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Posts Tagged ‘sumner stone’

by Allan Haley

Silica Blog

Fonts.com takes a fresh look at the Silica™ typeface this month. In its honor, we wanted to look back at the family’s typographic heritage.

Slab serif, or Egyptian, typefaces first appeared in 1815, developed in response to the fledging advertising industry’s appetite for heavy, attention-getting alphabets. Slab serif designs were intended to be display typefaces of the highest order.

The slab serif typestyle was introduced about the same time as sans serif typefaces. Interestingly, both originated in England and were initially only available as cap-only designs. Coincidentally, William Caslon IV, who produced the first commercial sans serif, called his design “Egyptian,” the term also used to designate slab serif typefaces.

Also interesting is that the first slab serif typefaces were generally maligned by the intelligentsia of the typographic community.

A prominent typographic critic of the time described the new slab serif style as “a typographical monstrosity.” And well into the 1920s, The Fleuron, the famed British journal about typography and book arts, ignored the typefaces altogether. Daniel Berkeley Updike, the great type historian of the period, went so far as to refer to the design style as one of the plagues of Egypt.

And yet, despite its many detractors, the slab serif typestyle flourished. Advertisers, for whom these designs were originally intended, loved their commanding power and straightforward, no nonsense demeanor. Slab serif typefaces were the “flavor of the day” until the first part of the 20th century, when newer designs eclipsed their popularity.

Slab serif typefaces fell into disuse for almost 30 years, until they were revived as text designs by several German type founders. (Actually the Boston Breton family, one of the first revivals, was released by American Type Founders in 1900, but it didn’t attract much interest until the German slab serif designs began to be imported to North America.)

The Memphis® typeface, from the Stempel foundry, is credited with starting the slab serif revival in 1929. It was followed by the Bauer foundry’s Beton, the City® family from Berthold, and Luxor from Ludwig & Mayer – all German companies. Other European foundries followed suit: the Nilo and Egizio typefaces were released in Italy, Monotype’s Rockwell® and the Scarab designs in Britain.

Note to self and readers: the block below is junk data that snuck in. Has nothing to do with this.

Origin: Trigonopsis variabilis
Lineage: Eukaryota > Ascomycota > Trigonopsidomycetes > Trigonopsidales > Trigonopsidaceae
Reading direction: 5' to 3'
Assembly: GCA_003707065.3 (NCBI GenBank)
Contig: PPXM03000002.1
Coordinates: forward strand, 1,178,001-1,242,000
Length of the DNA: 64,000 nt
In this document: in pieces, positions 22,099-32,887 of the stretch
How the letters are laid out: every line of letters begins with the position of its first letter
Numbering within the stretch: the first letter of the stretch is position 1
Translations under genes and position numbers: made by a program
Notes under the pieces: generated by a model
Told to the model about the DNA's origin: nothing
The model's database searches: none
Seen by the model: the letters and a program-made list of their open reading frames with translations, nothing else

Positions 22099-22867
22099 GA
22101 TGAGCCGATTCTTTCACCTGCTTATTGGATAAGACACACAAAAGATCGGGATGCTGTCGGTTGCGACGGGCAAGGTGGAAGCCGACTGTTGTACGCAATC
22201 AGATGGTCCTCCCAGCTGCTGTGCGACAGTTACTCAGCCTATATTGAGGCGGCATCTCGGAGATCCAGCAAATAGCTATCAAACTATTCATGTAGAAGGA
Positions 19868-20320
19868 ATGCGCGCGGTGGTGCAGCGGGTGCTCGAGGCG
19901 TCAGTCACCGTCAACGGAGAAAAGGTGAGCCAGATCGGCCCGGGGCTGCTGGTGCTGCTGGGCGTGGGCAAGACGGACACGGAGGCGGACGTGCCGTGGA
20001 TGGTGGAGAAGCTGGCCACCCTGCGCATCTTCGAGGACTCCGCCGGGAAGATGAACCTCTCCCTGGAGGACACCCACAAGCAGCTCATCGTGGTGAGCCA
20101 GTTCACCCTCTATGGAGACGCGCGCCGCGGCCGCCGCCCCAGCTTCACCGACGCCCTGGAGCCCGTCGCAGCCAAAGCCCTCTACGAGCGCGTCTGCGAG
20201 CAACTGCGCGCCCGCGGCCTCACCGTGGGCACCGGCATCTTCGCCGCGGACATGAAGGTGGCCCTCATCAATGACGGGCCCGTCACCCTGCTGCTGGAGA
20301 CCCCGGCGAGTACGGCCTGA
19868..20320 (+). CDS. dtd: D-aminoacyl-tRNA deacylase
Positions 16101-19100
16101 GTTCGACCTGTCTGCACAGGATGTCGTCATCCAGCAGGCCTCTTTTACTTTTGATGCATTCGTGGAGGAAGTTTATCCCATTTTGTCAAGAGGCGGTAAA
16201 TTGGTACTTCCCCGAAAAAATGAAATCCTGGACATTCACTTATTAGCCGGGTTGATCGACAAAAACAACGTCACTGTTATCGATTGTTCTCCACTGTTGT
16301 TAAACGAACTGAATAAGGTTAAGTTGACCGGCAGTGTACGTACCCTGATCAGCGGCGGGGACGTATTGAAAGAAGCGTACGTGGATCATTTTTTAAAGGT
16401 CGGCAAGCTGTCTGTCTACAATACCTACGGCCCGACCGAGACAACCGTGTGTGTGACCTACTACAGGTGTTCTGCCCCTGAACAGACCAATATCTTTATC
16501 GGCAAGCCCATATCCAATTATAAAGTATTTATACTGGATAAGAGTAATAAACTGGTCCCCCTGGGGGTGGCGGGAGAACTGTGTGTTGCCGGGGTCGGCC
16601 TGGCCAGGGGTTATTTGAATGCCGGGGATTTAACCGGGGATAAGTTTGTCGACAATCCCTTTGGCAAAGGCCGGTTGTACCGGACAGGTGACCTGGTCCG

Sumner Stone’s Silica typeface family is an important – and particularly handsome – addition to the lineage of slab serif typefaces. It also perpetuates the Egyptian typestyle tradition of versatility and candor.

The complete Silica family is available for desktop licensing from Fonts.com, as well as for online use through subscriptions to the Fonts.com Web Fonts service.


by Allan Haley

After 14 years of issues in just black and white, in 1988, color finally appeared on the pages of U&lc. It was only used on the first and last four pages of the publication, and its implementation was pretty timid – but it was a start. There were also four typeface release announcements in U&lc’s Volume Fifteen and a coterie of articles bejeweled with exceptional typography and brilliant illustrations.

After years of requesting, negotiating and downright pleading, we were finally given the OK to use color in the pages of U&lc. While we reveled in the ability to finally use more that just black ink, the first implementation of color could only be described as sedate. Future issues of U&lc, however, would take full advantage of the new capabilities.

The first of the “Letter” series, which traced the history of the letters in the Latin alphabet, appeared in Volume Fifteen, Number One, and the ITC typeface review board was announced in the following issue. Actually, ITC had a review board to help determine what typefaces were added to its typeface library from the very beginning but, because of growing reader inquiries about how ITC determines what typefaces to produce, we thought that it would be good to introduce the board members and explain the review process to the readers of U&lc.

Four sets of typefaces were also announced in the pages of Volume Fifteen: the ITC Panache®, ITC Jamille® and ITC Stone® families from Vince Pacella, Mark Jamra and Sumner Stone; and a suite of the first ITC Arabic typefaces from Mourad Boutros. Sumner Stone and Mourad Boutros continue to design typefaces for ITC and Monotype Imaging.

While U&lc featured the work of many illustrators in its pages, the drawings of Murray Tinkelman tended to show up with marked frequency. This was because Tinkelman is not only a terrific illustrator but also drew on some particularly intriguing topics for his work. His drawings of fellow illustrators, graphic designers, for the “Varoom, Varoom, Varoom, Varoom. Pussycats on Bikes?” article in the first issue of Volume Fifteen, is a case in point.

Click the PDFs below to find out what else was in U&lc Volume Fifteen.

Low Resolution:

Volume 15–1 (Low Res).pdf (13.9 MB)

Volume 15–2 (Low Res).pdf (14.3 MB)

Volume 15–3 (Low Res).pdf (13.9 MB)

Volume 15–4 (Low Res).pdf (12.7 MB)

High Resolution:

Volume 15–1.pdf (61.9 MB)

Volume 15–2.pdf (69.1 MB)

Volume 15–3.pdf (65.0 MB)

Volume 15–4.pdf (61.2 MB)

Allan Haley
Allan Haley is Director of Words & Letters at Monotype Imaging. Here he is responsible for strategic planning and creative implementation of just about everything related to typeface designs.